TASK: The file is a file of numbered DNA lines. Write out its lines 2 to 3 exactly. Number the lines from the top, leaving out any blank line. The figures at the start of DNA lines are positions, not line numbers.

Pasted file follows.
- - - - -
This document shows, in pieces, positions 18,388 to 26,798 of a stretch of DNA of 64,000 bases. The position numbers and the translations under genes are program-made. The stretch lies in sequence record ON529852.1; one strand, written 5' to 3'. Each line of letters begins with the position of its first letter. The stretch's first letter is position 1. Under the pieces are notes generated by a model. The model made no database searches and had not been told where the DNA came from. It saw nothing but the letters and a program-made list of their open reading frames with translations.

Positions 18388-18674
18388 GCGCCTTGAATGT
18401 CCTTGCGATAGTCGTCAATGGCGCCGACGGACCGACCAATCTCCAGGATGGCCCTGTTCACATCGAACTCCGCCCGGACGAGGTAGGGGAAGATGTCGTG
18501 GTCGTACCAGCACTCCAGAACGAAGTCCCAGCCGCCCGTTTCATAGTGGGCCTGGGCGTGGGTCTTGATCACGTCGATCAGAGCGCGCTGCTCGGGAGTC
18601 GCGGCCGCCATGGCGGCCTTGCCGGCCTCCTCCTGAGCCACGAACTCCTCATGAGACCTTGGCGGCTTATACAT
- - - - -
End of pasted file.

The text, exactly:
Positions 18388-18674
18388 GCGCCTTGAATGT